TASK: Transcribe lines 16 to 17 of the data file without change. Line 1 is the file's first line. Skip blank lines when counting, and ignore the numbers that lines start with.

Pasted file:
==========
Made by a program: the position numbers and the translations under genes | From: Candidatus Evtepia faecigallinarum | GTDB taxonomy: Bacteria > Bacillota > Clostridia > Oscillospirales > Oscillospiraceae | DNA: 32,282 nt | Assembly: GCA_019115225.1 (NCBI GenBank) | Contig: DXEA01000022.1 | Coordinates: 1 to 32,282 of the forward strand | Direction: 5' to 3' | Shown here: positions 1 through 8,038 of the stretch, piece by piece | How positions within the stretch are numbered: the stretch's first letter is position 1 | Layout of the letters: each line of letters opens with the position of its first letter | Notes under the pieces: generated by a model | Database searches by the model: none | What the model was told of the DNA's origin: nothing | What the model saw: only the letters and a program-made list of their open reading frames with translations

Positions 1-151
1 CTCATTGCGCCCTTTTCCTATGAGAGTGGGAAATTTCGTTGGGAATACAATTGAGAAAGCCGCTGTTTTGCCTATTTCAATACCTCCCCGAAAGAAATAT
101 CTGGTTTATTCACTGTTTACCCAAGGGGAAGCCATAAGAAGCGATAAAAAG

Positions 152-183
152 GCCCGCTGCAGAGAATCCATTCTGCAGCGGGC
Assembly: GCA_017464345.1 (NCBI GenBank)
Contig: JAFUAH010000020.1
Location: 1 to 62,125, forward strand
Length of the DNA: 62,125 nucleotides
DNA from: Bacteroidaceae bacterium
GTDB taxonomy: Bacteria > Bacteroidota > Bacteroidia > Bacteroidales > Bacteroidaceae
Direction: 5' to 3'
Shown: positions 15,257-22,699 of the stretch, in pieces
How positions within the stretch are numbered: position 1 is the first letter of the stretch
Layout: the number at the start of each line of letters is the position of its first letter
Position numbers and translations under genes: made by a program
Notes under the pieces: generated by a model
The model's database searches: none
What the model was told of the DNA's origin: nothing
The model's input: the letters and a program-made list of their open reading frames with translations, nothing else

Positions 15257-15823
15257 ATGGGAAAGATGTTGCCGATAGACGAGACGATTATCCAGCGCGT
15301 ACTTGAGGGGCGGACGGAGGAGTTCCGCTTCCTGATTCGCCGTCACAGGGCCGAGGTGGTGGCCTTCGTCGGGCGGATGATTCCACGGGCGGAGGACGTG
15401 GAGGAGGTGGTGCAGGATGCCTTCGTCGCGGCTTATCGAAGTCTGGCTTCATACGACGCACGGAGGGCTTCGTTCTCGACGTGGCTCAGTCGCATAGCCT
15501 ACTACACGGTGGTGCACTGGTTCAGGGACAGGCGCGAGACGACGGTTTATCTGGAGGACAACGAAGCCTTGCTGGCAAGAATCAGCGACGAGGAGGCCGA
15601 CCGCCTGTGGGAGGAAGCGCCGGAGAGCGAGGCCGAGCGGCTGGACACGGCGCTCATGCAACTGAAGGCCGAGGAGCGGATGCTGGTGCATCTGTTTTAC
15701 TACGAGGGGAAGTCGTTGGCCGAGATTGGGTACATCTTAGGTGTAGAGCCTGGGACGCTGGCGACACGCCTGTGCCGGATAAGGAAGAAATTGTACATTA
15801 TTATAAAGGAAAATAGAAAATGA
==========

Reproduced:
Layout: the number at the start of each line of letters is the position of its first letter
Position numbers and translations under genes: made by a program